At Edward’s birth in 1809, his father was 59 and lived only three more years. His mother Elizabeth, then 41, lived for another 41 years and never remarried. She lived at Stamford for 22 years after Edward married Sarah Merryman in 1831. Conceivably, the early 19th Century style molding was installed and the east center doorway altered when Edward fixed up the house after his marriage. Sarah died in 1867, and Edward married Anna Merryman from Virginia in 1875. He was 66, and she was 25. Their “only daughter”(as the gravestone sadly proclaims) died at five months in 1876 and is buried at St. Thomas’ in the family plot. In his will Edward bequeathed Stamford to Anna for her life, it then was to pass to his nephew Brian, who lived in Chicago. There was no local descendant.
The 1823 tax list showed that Edward owned 1,853 acres: 630 acres at Stamford with a grist mill and a saw mill, 474 acres at Philpots Inquiry, and 749 acres in the late Bryan’s name at various places. Upon his death in 1890, the farm consisted of only 196 acres and a woodlot of 25 acres, known as Philpots Inquiry. The buildings at Stamford included the two-story brick mansion, a brick barn, stone stable, frame cornhouse, stone smoke house, poultry house, two-story brick tenant house, stone dairy, and two unoccupied log tenant houses. Stamford was also comprised of 13.5 acres of wheat and 6 acres of rye, as well as corn, oats, rye, a light wagon, sleigh, and a brown horse in the barn, all valued at $5,688 – less, in fact, than Brian’s inventory value years earlier. In addition, land had been sold and much Philpot equity had evaporated after the Civil War.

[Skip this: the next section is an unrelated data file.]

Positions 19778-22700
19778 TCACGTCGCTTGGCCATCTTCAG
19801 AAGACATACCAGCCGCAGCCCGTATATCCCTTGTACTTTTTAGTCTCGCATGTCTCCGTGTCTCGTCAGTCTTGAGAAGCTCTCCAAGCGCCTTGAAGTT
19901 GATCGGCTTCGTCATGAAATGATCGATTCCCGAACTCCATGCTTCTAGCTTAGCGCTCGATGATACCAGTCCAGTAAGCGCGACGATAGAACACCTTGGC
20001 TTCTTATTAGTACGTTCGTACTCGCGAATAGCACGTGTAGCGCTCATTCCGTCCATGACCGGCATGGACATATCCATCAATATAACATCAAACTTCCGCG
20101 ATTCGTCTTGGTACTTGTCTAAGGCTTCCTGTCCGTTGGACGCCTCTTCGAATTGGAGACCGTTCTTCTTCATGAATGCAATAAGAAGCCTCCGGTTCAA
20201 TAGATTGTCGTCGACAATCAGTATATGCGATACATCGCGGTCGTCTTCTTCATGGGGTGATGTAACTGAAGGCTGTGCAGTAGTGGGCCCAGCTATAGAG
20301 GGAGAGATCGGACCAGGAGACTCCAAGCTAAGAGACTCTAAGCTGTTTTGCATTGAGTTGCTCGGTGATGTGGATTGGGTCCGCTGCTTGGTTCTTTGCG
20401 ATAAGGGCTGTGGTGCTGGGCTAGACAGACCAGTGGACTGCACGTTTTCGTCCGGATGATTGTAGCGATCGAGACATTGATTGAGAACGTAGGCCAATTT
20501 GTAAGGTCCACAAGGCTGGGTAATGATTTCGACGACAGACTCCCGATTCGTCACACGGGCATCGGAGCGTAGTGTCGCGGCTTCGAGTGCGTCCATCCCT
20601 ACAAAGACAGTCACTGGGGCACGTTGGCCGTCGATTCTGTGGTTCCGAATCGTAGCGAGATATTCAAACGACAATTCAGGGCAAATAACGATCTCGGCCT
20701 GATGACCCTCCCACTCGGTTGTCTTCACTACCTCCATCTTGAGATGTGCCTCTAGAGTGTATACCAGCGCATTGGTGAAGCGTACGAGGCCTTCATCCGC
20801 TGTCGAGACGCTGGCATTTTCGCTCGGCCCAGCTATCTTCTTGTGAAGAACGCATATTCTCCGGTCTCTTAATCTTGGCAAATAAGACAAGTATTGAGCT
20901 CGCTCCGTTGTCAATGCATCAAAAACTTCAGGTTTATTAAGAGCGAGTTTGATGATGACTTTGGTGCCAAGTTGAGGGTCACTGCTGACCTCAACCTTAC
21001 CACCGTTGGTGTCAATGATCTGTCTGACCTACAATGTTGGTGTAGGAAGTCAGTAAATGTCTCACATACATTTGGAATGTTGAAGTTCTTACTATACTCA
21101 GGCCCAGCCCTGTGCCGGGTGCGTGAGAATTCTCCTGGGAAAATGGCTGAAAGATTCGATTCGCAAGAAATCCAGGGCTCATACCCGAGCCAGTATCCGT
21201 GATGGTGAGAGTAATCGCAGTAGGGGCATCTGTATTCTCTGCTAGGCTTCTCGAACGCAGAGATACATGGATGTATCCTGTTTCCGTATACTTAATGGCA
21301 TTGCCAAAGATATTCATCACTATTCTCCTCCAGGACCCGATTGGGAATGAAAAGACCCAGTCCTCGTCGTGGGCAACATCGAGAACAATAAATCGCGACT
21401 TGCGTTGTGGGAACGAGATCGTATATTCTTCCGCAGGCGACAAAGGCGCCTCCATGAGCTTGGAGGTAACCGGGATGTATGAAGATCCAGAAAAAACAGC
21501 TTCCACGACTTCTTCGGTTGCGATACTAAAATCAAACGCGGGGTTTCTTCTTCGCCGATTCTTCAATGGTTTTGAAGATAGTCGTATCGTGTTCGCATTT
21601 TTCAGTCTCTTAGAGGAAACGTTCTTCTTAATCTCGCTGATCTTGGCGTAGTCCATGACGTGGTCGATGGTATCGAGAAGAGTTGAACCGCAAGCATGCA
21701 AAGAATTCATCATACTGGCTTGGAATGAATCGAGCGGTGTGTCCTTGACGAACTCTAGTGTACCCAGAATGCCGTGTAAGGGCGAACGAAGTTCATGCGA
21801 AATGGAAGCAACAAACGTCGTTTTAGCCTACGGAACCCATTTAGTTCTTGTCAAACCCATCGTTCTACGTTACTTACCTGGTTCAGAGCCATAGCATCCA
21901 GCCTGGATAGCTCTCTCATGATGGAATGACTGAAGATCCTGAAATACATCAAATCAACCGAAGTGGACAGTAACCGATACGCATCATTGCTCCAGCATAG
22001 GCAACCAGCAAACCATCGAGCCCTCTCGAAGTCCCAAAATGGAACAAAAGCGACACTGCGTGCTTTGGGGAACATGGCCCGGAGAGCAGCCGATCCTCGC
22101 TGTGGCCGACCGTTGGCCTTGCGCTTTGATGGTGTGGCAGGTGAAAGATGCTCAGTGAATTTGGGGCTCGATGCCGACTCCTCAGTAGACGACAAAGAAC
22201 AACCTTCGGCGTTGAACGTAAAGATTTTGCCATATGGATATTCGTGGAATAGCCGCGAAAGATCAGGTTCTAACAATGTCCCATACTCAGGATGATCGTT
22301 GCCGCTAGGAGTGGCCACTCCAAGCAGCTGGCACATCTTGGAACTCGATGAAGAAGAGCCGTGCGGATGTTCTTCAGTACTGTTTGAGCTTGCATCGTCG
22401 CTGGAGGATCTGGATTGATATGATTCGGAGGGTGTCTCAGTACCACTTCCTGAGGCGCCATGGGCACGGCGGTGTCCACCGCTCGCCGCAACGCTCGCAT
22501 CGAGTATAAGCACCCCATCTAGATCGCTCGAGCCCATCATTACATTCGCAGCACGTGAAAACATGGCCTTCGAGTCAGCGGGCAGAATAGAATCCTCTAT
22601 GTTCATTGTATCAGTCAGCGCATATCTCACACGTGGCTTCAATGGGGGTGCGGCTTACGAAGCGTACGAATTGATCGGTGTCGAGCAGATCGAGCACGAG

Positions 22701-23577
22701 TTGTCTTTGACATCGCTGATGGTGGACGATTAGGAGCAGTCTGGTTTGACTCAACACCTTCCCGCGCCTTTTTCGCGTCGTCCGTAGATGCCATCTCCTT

In his will, Edward advised:
“My dear wife when I have gone hence I cannot be with you in the body; to think for you and take counsel for you, it is then that you must think for yourself and mark out for yourself your own future career. Indeed you have a difficult task before you. Will you allow me to assist you if I can? Let me assure you that the ways and designs of this world are hard to find out and comprehend. You will, therefore, need the utmost caution and circumspection to avoid its snares and tricks. To accomplish this I know of no surer plan than to avoid as much as possible promiscuous and frivolous company and seek association with the discreet and honourable and to look well into the actions as well as the true motives of all with whom you may come in special contact. Be sure, my dear wife, constantly and habitually to practice charity amongst the poor and afflicted, and above all remember that the securing of good things of this world is right and proper to a certain extent, but as nothing in comparison with the salvation of the Soul, that precious Jewel”
Widow Anna married a Quaker, Edward Eugene Chilcoat (1855-1924), a son of George Chilcoat on Geist Road five years younger than she. When he died in 1924, Anna, then 74 years old and again a widow, was served a bill of complaint signed by 38 defendants (all Philpot relatives) concerning her “intention to sell the property and to construe the meaning of the will”. The suit resulted in a court order to sell the property.
In 1925, Blanchard Randall, a Philpot relative and the executor, sold Stamford to the Green Spring Land Company. Two years later Anna was buried next to her second husband at Baltimore County’s oldest Quaker church, now a private residence, on Beaver Dam Road in Cockeysville. Coincidently Philpot descendants happen to own the house.